UN religious freedom expert hails Albania interfaith harmony

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The U.N. expert on religious freedom has praised Albania’s interfaith tolerance, considering it to be an example for other countries.

Ahmed Shaheed says that Albania is a model for interfaith harmony, with a Muslim majority, and Orthodox and Catholic communities among its 3 million people.

The communist regime banned religion from 1967 until its collapse in 1990, turning churches, mosques and other places of worship into shopping centers, sports halls and theaters.

Shaheed ended an eight-day trip to Albania on Wednesday to prepare a report on its policies and practices on religion, including unresolved issues or new challenges.

“Freedom of religion or belief is a practical reality in Albania, and there is much the world can learn from the Albanian experience in respecting freedom of thought, conscience and religion or belief and achieving inter-religious harmony,” said Shaheed.

Post-communist Albania made “a rapid reconstruction of the religious infrastructure and the revitalization of spiritual leadership.”

Shaheed had learnt only three cases of religious discrimination and considered their solution “a healthy response.”

Shaheed said in his preliminary finding that such a “unique co-existence and mutual respect between and among various religious groups should not be taken for granted … (as) the situation could change more quickly and unexpectedly than many think.”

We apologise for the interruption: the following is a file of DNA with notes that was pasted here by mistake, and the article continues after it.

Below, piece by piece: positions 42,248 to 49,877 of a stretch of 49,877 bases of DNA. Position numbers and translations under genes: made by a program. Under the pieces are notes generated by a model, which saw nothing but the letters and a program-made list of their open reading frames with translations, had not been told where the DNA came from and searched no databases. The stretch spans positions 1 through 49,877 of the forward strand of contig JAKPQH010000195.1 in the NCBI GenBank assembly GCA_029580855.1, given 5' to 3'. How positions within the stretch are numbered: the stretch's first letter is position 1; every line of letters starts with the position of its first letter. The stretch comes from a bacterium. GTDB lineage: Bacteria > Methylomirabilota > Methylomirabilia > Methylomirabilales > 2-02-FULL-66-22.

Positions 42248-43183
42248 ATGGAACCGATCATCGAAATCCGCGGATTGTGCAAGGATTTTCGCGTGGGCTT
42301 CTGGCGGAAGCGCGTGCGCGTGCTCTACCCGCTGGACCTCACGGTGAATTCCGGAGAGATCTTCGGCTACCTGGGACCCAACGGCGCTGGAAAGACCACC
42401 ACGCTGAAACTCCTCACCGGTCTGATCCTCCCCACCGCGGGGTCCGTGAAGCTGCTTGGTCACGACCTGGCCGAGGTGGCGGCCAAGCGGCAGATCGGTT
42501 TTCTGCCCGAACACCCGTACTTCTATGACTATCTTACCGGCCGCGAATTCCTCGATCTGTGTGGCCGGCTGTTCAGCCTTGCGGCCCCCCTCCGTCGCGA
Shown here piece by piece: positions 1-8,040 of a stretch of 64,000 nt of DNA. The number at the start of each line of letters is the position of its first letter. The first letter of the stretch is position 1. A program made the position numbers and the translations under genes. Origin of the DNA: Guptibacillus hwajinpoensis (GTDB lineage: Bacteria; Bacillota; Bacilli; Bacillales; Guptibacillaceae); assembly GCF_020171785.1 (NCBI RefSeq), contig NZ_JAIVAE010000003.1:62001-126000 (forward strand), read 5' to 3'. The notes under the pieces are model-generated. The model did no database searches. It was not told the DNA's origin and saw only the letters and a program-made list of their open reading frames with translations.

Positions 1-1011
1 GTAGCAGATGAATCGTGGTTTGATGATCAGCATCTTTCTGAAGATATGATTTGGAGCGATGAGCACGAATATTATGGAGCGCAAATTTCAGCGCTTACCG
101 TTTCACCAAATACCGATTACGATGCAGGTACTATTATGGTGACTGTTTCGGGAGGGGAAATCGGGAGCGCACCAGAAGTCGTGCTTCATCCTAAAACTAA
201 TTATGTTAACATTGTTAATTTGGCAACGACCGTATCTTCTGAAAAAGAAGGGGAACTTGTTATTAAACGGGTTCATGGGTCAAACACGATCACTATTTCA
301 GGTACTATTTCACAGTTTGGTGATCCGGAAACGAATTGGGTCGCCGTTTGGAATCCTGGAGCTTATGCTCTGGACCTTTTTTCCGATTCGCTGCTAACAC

Mainstream religious leaders also have urged believers not to join rebel groups but scores of Albanians are believed to have done so.

Preliminary data shows that no one from Albania has joined any extremist group in Syria and Iraq recently.

“The problem of ‘extremist’ or ‘radical’ religious groups now appears effectively to be under control,” he said.

FULL ARTICLE FROM ABC NEWS 

Albania’s lesson in Muslim-Christian tolerance

8960916883601262MALBARDH, Albania: Perched up an Albanian mountain, the medieval church of St. Nicolas was rebuilt from a crumbling ruin with help from local Muslims after the fall of communism, a symbol of the religious tolerance Pope Francis will be celebrating here on Sunday.

Majority Muslims and the tiny Catholic and Orthodox communities all faced persecution under the ruthless regime of Enver Hoxha, who in 1967 declared Albania the first atheist country in the world.

Countless churches and mosques were destroyed at the time — as many as 1,820 Catholic and Orthodox places of worship according to the Vatican — with scores of clergymen executed or dying in detention.

Nobody in the Muslim village of Malbardh, 60 kilometers (35 miles) north of Tirana, remembers exactly who built St. Nicolas church or when. Already in a poor state when the communists took power, it was left to crumble to ruins.

But after the fall of the regime in 1992, Malbardh’s Muslims took ecclesiastical authorities by surprise by asking together with their Catholic “brothers” for permission to rebuild the church on its foundations.

“They did not take us seriously. They thought we were trying to get noticed, but we wanted at all costs to rebuild this church,” said Hajdar Lika, a sprightly 77-year-old Muslim.

FULL ARTICLE FROM THE ARAB NEWS (SAUDI ARABIA)